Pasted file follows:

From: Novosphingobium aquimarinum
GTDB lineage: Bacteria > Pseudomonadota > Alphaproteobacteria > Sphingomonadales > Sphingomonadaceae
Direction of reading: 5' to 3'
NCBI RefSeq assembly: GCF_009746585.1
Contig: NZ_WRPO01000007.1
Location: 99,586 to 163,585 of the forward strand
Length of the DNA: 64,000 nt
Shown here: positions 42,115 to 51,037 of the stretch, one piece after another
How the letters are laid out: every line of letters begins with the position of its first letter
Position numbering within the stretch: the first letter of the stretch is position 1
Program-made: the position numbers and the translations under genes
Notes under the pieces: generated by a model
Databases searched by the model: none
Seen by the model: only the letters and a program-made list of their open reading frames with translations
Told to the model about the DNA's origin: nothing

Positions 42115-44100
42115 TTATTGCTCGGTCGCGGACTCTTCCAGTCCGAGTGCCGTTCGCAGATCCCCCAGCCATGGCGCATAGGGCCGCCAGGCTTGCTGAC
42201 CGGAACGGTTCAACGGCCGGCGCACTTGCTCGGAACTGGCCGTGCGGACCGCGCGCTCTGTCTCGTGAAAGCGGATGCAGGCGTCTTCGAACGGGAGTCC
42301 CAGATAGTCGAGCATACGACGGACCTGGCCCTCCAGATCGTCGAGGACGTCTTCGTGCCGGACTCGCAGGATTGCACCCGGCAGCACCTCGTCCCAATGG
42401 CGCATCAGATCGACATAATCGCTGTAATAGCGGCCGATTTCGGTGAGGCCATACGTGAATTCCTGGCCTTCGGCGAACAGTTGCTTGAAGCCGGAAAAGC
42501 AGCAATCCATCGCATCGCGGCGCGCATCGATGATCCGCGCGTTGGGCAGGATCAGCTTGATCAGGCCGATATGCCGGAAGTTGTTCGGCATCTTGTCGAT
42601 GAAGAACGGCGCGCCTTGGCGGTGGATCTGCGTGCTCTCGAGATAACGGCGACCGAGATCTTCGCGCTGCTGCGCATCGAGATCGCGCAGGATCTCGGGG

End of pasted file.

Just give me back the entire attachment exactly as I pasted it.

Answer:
From: Novosphingobium aquimarinum
GTDB lineage: Bacteria > Pseudomonadota > Alphaproteobacteria > Sphingomonadales > Sphingomonadaceae
Direction of reading: 5' to 3'
NCBI RefSeq assembly: GCF_009746585.1
Contig: NZ_WRPO01000007.1
Location: 99,586 to 163,585 of the forward strand
Length of the DNA: 64,000 nt
Shown here: positions 42,115 to 51,037 of the stretch, one piece after another
How the letters are laid out: every line of letters begins with the position of its first letter
Position numbering within the stretch: the first letter of the stretch is position 1
Program-made: the position numbers and the translations under genes
Notes under the pieces: generated by a model
Databases searched by the model: none
Seen by the model: only the letters and a program-made list of their open reading frames with translations
Told to the model about the DNA's origin: nothing

Positions 42115-44100
42115 TTATTGCTCGGTCGCGGACTCTTCCAGTCCGAGTGCCGTTCGCAGATCCCCCAGCCATGGCGCATAGGGCCGCCAGGCTTGCTGAC
42201 CGGAACGGTTCAACGGCCGGCGCACTTGCTCGGAACTGGCCGTGCGGACCGCGCGCTCTGTCTCGTGAAAGCGGATGCAGGCGTCTTCGAACGGGAGTCC
42301 CAGATAGTCGAGCATACGACGGACCTGGCCCTCCAGATCGTCGAGGACGTCTTCGTGCCGGACTCGCAGGATTGCACCCGGCAGCACCTCGTCCCAATGG
42401 CGCATCAGATCGACATAATCGCTGTAATAGCGGCCGATTTCGGTGAGGCCATACGTGAATTCCTGGCCTTCGGCGAACAGTTGCTTGAAGCCGGAAAAGC
42501 AGCAATCCATCGCATCGCGGCGCGCATCGATGATCCGCGCGTTGGGCAGGATCAGCTTGATCAGGCCGATATGCCGGAAGTTGTTCGGCATCTTGTCGAT
42601 GAAGAACGGCGCGCCTTGGCGGTGGATCTGCGTGCTCTCGAGATAACGGCGACCGAGATCTTCGCGCTGCTGCGCATCGAGATCGCGCAGGATCTCGGGG